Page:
You say you want a revolution
Well you know
We all want to change the world
—JOHN LENNON/PAUL McCARTNEY
Welcome to the pension fund revolution.
If leading experts are correct, how pension funds are invested will be very different in coming decades. Instead of first figuring out asset mixes and laboriously picking managers to fill different allocations, pension funds instead will figure out a risk budget, find the best managers they can find regardless of asset class, and transport their alpha to the desired asset class exposure.
What that means: the tried-and-true active manager who closely hews to a benchmark will be out of luck, while high-octane specialists — such as hedge funds, long-duration bond managers, overlay managers and managers of specialized asset classes such as emerging-market debt and small-cap equity — will be in the catbird's seat.
While this "portable alpha" notion has been practiced for more than 10 years, notably by BP America Inc.'s pension fund, the topic now is red-hot. Thanks to a combination of falling stock markets and near-50-year lows in interest rates, the average large corporate pension fund was only 75% funded by the end of fiscal 2002, down from a mean of 116% at the end of fiscal 1999, according to Watson Wyatt Worldwide, Washington.
Now, pension industry officials are trying to rewrite their investment handbook.
The overhaul represents "the biggest changes in the institutional business" since the Employee Retirement Income Security Act became law in 1974, said Craig Ueland, president and incoming chief executive of Russell Investment Group, Tacoma, Wash. "I think we will see a profound period of change in the next five to 10 years."
"Given pressure from multiple angles — potential changes in actuarial and accounting conventions, scrutiny by analysts, the possibility of higher (Pension Benefit Guaranty Corp.) premiums for pension funds with riskier investment policies, and work by academics and consultants — I think change is not only possible but inevitable," said Laurence Siegel, director of investment policy research for the $9.9 billion Ford Foundation, New York. Mr. Siegel made his comments in an e-mail response to questions from Pensions & Investments.
"This will tend to put a cap on the nascent bull market, as pension funds sell into strength and buy bonds and TIPS (Treasury inflation-protected securities) to defease their liabilities," Mr. Siegel observed.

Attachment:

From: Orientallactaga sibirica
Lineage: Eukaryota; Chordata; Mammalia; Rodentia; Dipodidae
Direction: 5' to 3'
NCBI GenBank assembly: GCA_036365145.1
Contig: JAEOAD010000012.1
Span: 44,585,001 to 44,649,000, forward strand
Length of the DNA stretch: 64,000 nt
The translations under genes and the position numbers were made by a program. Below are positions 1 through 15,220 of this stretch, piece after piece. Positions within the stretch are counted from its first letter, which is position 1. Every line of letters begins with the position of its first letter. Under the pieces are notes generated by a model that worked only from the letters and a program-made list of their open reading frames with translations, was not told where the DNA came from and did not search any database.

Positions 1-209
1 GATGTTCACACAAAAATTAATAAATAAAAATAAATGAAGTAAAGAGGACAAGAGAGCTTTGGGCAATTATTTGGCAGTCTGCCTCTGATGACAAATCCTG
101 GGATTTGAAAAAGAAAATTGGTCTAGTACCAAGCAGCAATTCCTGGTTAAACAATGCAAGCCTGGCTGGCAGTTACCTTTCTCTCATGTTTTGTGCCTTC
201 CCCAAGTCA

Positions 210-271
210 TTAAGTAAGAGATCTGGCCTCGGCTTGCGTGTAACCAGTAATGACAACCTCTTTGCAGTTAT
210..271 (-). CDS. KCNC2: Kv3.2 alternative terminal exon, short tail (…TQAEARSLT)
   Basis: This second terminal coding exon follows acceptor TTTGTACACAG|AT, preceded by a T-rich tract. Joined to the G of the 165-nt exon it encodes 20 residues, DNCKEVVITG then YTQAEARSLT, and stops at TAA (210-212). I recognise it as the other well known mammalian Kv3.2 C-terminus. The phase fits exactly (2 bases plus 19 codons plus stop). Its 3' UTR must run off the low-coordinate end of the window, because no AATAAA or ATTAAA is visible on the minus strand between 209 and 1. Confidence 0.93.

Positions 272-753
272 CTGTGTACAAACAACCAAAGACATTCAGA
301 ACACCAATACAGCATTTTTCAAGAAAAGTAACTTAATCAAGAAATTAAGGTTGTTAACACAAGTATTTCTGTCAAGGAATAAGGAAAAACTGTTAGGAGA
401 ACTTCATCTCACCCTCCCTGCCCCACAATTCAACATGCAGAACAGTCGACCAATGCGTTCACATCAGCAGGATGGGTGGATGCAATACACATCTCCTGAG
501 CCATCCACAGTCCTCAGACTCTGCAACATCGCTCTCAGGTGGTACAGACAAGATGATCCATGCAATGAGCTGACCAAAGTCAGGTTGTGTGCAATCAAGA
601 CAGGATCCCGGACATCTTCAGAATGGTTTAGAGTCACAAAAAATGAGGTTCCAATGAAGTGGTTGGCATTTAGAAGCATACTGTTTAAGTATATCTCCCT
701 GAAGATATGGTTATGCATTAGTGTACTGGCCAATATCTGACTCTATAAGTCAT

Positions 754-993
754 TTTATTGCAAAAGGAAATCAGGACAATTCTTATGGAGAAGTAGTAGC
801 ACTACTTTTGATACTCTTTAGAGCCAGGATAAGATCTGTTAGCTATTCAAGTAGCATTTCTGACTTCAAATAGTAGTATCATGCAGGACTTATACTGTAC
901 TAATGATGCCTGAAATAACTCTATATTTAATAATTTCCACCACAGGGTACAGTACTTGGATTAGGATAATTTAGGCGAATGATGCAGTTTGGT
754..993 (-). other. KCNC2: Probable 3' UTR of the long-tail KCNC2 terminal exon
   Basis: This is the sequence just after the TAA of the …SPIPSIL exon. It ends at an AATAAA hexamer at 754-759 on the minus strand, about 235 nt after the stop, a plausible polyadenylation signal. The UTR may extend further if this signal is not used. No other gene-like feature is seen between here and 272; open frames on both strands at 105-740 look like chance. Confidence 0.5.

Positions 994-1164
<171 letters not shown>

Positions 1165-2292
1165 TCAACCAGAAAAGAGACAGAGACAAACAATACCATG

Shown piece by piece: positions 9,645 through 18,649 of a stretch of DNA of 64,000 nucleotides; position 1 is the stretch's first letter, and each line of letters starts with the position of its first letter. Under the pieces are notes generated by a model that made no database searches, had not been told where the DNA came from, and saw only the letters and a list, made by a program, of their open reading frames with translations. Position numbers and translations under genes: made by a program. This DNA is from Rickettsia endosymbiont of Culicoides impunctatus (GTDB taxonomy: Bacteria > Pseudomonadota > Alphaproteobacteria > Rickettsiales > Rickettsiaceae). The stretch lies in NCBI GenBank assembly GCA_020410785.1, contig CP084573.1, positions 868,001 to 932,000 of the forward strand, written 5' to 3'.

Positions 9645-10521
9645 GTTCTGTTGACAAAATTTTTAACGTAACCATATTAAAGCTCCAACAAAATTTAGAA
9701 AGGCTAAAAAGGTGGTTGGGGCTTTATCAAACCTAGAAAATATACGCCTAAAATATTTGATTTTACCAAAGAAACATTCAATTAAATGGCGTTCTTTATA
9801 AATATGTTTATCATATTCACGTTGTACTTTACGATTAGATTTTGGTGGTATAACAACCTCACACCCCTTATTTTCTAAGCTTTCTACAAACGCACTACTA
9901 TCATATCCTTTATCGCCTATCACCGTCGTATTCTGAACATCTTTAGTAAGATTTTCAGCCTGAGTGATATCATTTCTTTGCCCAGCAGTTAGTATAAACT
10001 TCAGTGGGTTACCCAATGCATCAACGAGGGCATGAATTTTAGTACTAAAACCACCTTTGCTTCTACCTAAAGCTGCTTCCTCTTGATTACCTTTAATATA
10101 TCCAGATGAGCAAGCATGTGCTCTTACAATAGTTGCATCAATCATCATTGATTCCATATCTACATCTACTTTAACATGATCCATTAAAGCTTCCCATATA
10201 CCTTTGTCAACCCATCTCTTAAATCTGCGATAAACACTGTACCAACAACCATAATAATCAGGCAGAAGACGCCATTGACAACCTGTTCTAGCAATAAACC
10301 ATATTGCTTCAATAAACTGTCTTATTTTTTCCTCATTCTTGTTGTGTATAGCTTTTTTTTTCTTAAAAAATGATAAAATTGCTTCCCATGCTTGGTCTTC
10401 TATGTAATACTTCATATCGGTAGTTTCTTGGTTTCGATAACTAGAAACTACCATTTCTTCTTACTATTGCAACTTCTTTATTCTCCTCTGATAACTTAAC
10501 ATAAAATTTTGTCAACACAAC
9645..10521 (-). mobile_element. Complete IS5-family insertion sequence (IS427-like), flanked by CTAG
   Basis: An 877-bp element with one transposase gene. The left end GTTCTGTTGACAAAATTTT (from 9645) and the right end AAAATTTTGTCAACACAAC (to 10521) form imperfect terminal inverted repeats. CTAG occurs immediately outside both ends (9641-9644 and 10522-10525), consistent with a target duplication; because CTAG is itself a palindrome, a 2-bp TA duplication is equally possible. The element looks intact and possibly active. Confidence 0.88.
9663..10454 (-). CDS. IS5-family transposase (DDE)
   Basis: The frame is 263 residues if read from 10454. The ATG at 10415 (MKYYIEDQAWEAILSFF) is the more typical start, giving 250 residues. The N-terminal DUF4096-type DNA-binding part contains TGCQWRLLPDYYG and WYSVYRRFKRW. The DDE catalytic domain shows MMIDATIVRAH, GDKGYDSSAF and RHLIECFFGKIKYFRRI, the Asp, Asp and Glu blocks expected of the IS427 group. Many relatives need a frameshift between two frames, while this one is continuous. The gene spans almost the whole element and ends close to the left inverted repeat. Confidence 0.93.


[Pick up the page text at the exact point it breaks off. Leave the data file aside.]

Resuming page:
No less an authority than Peter L. Bernstein, the economic historian and consultant, said the institutional investment industry is at the ramparts.
"Investment management has passed through a point of inflection," he told the Association for Investment Management and Research's annual meeting last spring. "The main message is that the way we go about earning our living is going to be different. Everything is involved, from expected returns and portfolio structures, to performance measurements and management fees."
Mr. Bernstein identified four major areas ripe for sweeping changes:
-- investment research, which will become independent and more costly;
-- indexing equities, which "is no longer such a slam-dunk" in a low-return environment;
-- active managers, who should be "free of constraints," and the true benchmark, which should be tied to liabilities; and
-- short-selling, which should be embraced, transforming the entire portfolio into "a giant hedge fund."
The winners, according to some, will be big managers offering multiple product lines and high-alpha boutiques focusing on one or two strategies. In general, observers are less sanguine about the fate of midsized managers, particularly those who try to imitate their larger brethren, and plain-vanilla indexers, because low expected returns will make their products appears less attractive.
According to some, the pension revolution might help long-duration bond managers, concentrated equity managers, overlay managers (including currency and tactical asset allocators), real estate managers and, of course, hedge fund managers whose ability to produce alpha looks increasingly sexy in a low-return era.
By no means, however, does a consensus exist that the world-shattering change is upon us. The institutional investment industry is split between a new breed saying the old ways are history, and a critical old guard, suspicious of the newfangled financial engineering.
T. Britton Harris IV, president of Verizon Investment Management Corp., Stamford Conn., who oversees $60 billion in Verizon retirement-plan assets, said whether major change occurs hinges on a continuation of poor financial conditions, and whether a combination of pending regulatory and accounting changes — such as ending smoothing of gains and losses in accounting ledgers and changes in funding rules — are implemented (P&I, Oct. 13).